• When the mixture is cold enough, add the fennel seeds, red wine and ice water and mix well with your (very clean) hands for 60 to 90 seconds. Your hands will ache with cold. You'll know the sausage is ready when it coheres in one mass. You'll also start to see whitish streaks form on the side of the container you're mixing in. You can also do this mixing in a stand mixer on low.
  • Pack your sausage into a stuffer and thread on a length of casing. Slowly ratchet down the meat to remove all air from the stuffer and the tube the casing is on. Leave about 4 inches of casing off the end of the tube; you'll use this to tie off later. 
  • Stuff one big coil of sausage rather loosely. If you have more sausage to stuff, keep stuffing large coils until you're done. To form links, take a coil and pinch off two links about 6 inches long -- the first link is the end of the coil, the second one up from the end. Roll this link away from you a couple times. Tie off the end of the coil. Now move down the coil and pinch off another link. Roll this link towards you a few times. Move all the way down the coil until you get to the end. Tie off that last link. Repeat with other coils. (This video shows how I do it.)
  • Gently compress each link looking for air pockets. Use a needle or sausage pricker to pop any air pockets. Gently compress the links to fill that gap. This takes finesse not to burst the casing. 
  • When all you links are ready, hang them to dry. At room temperature, hang an hour or two. Ideally, you'll hang links between 33 and 39 degrees Fahrenheit overnight. Barring that, leave them uncovered in the fridge overnight before eating or freezing. 


Calories: 348kcal | Carbohydrates: 2g | Protein: 20g | Fat: 28g | Saturated Fat: 10g | Cholesterol: 67mg | Sodium: 709mg | Potassium: 374mg | Fiber: 1g | Sugar: 1g | Vitamin A: 355IU | Vitamin C: 0.1mg | Calcium: 18mg | Iron: 1.2mg

Nutrition information is automatically calculated, so should only be used as an approximation.

Tried this recipe? Tag me today!Mention @huntgathercook or tag #hankshaw!

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About Hank Shaw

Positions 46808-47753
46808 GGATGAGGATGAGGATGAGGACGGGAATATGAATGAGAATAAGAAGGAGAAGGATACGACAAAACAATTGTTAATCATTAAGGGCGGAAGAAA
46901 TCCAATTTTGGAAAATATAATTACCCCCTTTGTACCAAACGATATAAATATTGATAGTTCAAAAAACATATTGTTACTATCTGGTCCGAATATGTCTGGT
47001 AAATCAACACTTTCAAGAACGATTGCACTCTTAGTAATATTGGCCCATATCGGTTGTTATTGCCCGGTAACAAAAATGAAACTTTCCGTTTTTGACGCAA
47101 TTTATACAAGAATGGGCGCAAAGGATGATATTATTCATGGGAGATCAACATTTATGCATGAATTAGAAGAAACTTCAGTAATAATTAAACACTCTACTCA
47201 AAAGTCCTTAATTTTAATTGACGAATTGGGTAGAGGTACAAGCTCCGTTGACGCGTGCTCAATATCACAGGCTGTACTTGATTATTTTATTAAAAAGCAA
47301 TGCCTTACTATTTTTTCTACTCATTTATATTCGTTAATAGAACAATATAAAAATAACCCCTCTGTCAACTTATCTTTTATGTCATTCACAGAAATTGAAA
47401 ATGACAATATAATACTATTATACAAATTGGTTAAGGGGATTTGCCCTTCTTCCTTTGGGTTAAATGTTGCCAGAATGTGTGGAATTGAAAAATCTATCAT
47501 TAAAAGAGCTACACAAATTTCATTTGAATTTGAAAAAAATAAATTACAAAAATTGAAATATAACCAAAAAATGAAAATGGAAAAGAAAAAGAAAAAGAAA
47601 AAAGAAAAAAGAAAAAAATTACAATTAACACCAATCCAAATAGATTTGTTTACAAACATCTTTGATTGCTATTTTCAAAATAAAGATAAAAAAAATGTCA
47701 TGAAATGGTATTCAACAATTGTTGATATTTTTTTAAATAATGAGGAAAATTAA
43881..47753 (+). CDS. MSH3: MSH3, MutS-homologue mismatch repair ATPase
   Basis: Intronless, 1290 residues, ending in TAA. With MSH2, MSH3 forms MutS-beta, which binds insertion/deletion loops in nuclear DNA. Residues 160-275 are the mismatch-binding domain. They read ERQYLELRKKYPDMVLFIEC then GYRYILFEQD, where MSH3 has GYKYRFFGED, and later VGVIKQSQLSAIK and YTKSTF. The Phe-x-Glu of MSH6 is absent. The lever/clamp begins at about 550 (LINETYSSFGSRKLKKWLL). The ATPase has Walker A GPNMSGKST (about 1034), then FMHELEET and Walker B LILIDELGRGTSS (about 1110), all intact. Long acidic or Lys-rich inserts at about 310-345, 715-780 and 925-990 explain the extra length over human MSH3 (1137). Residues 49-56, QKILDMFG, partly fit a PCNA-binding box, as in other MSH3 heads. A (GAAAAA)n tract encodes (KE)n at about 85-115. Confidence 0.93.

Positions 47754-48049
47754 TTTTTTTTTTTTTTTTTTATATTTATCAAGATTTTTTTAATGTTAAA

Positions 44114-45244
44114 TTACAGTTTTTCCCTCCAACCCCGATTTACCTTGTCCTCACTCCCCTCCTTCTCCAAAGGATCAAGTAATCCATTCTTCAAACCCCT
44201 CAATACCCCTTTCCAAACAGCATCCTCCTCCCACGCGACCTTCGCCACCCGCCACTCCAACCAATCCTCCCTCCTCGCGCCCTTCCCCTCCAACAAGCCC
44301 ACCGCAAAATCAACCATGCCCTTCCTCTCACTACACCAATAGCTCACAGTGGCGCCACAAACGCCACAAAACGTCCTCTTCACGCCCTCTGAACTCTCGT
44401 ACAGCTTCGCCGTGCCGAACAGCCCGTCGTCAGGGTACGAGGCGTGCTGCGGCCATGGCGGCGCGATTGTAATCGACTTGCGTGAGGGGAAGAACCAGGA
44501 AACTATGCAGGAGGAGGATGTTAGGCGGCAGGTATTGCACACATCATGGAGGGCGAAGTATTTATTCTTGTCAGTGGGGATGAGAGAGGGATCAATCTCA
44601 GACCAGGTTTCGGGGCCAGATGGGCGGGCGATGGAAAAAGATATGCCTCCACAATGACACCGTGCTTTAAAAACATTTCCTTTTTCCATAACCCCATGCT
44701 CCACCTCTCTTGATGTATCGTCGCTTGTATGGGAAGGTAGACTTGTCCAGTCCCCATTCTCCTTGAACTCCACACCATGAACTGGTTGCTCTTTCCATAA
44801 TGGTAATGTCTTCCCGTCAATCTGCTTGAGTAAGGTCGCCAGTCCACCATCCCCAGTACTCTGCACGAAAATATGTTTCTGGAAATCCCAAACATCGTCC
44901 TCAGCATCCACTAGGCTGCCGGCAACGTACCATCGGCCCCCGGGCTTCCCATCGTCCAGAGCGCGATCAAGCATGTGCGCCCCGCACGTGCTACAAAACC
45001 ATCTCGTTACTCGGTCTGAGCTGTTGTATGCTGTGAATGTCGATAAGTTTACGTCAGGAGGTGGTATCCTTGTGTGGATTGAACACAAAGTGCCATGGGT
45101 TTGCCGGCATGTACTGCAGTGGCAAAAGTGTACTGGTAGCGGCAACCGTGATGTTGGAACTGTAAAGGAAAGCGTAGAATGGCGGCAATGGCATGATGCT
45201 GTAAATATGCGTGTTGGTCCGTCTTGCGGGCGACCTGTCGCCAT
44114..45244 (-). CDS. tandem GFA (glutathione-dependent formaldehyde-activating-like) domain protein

Hey there. Welcome to Hunter Angler Gardener Cook, the internet’s largest source of recipes and know-how for wild foods. I am a chef, author, and yes, hunter, angler, gardener, forager and cook. Follow me on Instagram and on Facebook.

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  1. Would you just x4 everything to make a 20 pound batch? Thinking of doing 75/25 venison and pork jowl mix. Good idea?

  2. Great looking recipe!! Can I just use 5 lbs of fatty pork shoulder for this as well as your sweet sausage recipe?? Thanks!!

  3. Mr. Shaw,

    Any possibility of incorporating venison into this? If so, what would your recommendation be regarding how much?



    1. Max: Absolutely. You can make this with up to 50% venison and it will still taste good. Just make sure you have enough pork fat overall, though.

  4. Hank, thanks for a great recipe. Can n I use center cut pork loin for this, or would it be vey inferior to butt/shoulder?

    1. Al: You can, but it seems a waste of such pretty meat for sausage! Also you need fat, so if you use loin, you will need to make up for its leanness with extra fat.

  5. This is the perfect hot Italian sausage recipe. The spice ratio is perfect as it is and just spicy enough to warm the tongue. I personally double the hot paprika for my family’s tastes. The sausage and peppers recipe is also great. I’ve made this 6 times and it always brings me back to carnival food in eastern PA.